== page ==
Baseline tumor volume in assessing prognosis of patients with intermediate-risk synchronous metastatic renal cell carcinoma

OBJECTIVE - To analyze if prediction of survival for patients with synchronous metastatic renal cell cancer (mRCC) could be further refined by baseline volume of the primary tumor, the metastases, or the remaining volume after surgery; this study was performed because survival expectancies of patients with intermediate-risk mRCC vary substantially.

MATERIAL AND METHODS - The predictive value of the different volumes on overall survival (OS) was analyzed retrospectively in patients with intermediate Memorial Sloan-Kettering Cancer Center (MSKCC) risk profile and ≤3 International Metastatic Renal Cell Carcinoma Database Consortium (IMDC) factors, who received sunitinib in our institute. Tumor volumes were calculated on segmented computed tomography using in-house developed software. A multivariate analysis was performed including number of metastatic sites and baseline tumor burden (TB).

RESULTS - A total of 68 patients were included. Median OS for patients without cytoreductive nephrectomy (CN) was 6 months (95% CI: 3. 0-8. 9mo) vs. 31 months (95% CI: 23. 1-38. 8mo) for those with CN, respectively. More second-line treatment was given after CN (49% vs. 17%, P = 0. 125). There was no correlation between tumor volume and TB measured by Response Evaluation Criteria in Solid Tumors. Of all included clinical and volumetric parameters, remaining volume after CN, CN status and 2 vs. 3 IMDC factors were significantly correlated with OS. In the Cox regression analysis, CN was the only remaining significant parameter (P = 0. 003).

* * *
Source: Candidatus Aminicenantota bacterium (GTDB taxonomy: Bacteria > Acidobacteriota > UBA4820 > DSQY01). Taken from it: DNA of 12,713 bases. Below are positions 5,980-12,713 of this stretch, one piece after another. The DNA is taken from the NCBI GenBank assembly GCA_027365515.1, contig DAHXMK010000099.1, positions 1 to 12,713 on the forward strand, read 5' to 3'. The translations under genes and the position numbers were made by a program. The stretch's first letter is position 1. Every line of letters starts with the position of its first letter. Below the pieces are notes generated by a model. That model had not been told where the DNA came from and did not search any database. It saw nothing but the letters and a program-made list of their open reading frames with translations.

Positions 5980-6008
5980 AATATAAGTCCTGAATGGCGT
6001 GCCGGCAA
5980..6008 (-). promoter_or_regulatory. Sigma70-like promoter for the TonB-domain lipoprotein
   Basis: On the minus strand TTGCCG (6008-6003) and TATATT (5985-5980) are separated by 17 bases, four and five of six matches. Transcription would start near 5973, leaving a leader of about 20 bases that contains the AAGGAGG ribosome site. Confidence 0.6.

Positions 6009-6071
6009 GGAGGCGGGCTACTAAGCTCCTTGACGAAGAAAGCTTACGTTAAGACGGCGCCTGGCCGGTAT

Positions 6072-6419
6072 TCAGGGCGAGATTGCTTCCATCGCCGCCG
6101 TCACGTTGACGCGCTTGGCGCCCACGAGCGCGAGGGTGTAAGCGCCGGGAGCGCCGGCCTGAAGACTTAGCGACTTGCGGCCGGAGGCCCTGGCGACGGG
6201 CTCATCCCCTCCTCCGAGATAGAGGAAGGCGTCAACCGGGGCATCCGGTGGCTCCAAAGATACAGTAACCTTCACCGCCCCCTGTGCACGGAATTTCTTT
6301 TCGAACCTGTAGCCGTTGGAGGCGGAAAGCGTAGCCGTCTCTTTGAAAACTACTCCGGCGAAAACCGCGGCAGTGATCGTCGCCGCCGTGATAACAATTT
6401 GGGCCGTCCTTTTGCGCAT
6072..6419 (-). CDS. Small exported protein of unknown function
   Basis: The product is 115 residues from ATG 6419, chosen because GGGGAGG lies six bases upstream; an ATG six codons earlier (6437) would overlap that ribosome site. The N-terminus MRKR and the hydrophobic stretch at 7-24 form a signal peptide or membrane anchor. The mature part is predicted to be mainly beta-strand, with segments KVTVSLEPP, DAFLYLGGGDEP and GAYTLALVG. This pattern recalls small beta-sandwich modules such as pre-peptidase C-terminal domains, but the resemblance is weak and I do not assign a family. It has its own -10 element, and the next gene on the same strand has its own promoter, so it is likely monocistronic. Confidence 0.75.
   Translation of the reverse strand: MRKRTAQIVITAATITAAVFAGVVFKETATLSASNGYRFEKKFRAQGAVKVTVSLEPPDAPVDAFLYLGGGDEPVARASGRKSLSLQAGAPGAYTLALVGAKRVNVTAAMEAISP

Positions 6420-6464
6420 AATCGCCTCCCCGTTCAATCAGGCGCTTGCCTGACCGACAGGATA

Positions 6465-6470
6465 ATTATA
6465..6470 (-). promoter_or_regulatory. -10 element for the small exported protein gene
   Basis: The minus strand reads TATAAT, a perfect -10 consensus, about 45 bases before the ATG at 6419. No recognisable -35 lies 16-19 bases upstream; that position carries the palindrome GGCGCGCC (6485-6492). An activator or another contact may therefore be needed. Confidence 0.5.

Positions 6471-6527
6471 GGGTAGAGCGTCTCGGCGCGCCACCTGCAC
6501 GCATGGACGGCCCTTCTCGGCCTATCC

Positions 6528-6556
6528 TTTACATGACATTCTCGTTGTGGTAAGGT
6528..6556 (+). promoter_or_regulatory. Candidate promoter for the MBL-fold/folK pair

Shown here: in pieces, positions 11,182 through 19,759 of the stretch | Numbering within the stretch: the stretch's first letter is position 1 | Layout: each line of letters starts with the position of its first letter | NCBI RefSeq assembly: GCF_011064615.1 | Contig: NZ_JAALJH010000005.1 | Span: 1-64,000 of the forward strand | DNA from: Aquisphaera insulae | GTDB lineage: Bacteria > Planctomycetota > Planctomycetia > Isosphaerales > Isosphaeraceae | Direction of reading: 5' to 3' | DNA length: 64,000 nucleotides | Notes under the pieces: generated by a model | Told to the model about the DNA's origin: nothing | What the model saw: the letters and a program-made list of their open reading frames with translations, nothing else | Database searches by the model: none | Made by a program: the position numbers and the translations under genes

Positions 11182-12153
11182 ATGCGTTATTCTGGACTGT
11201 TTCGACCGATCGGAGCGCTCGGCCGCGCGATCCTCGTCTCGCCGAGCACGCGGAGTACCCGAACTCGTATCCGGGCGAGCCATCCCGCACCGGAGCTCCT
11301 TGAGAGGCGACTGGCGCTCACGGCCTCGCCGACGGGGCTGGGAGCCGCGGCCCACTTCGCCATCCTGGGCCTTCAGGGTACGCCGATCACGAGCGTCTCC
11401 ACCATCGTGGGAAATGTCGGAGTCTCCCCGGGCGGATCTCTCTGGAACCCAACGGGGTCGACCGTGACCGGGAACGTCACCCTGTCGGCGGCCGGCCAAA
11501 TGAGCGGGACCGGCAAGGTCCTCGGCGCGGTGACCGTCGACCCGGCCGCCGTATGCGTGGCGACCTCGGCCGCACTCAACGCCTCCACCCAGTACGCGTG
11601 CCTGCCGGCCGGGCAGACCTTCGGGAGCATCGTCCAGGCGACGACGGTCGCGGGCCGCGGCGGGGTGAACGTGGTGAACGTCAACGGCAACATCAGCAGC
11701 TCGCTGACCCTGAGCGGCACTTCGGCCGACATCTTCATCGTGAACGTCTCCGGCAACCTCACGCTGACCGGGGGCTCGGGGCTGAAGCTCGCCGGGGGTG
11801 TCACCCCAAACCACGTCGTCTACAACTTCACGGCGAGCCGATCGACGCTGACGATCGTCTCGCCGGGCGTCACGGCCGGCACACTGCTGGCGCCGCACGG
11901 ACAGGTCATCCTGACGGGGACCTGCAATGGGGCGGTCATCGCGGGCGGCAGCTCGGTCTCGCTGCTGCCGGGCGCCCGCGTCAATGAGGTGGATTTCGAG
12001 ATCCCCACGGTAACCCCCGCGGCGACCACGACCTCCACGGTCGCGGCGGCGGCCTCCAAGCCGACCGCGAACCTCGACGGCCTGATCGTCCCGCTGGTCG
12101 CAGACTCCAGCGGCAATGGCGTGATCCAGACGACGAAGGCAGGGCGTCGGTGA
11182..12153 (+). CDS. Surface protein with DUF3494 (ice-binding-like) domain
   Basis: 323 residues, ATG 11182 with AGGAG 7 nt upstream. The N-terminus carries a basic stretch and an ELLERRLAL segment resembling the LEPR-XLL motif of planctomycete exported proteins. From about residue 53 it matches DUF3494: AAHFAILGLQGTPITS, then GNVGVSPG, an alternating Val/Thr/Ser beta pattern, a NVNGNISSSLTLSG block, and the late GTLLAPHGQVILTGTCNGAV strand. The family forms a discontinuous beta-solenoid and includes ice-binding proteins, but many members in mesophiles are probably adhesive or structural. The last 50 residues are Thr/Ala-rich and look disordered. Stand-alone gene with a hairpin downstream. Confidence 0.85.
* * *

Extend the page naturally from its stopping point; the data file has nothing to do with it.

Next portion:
CONCLUSIONS - None of the baseline volumetric parameters is an independent prognostic factor in patients with intermediate MSKCC risk mRCC with≤3 IMDC factors receiving sunitinib. Only CN status correlated significantly with prognosis. None of the baseline volumes nor TB by Response Evaluation Criteria in Solid Tumors was associated with CN status, suggesting that extent of disease had no significant influence on the decision to perform surgery.

Urologic oncology. 2016 Jan 25 [Epub ahead of print]

Roderick E de Bruijn, Jasper Nijkamp, Allard Noe, Simon Horenblas, John B A G Haanen, Warner Prevoo, Axel Bex

Department of Urology, Sint Lucas Andreas Hospital, Amsterdam, The Netherlands. Department of Radiotherapy, The Netherlands Cancer Institute, Amsterdam, The Netherlands. , Department of Urology, Sint Antonius Hospital, Nieuwegein, The Netherlands. , Department of Urology, The Netherlands Cancer Institute, Amsterdam, The Netherlands. , Department of Medical Oncology, The Netherlands Cancer Institute Amsterdam, The Netherlands. , Department of Radiology, The Netherlands Cancer Institute, Amsterdam, The Netherlands. , Department of Urology, The Netherlands Cancer Institute, Amsterdam, The Netherlands.

PubMed

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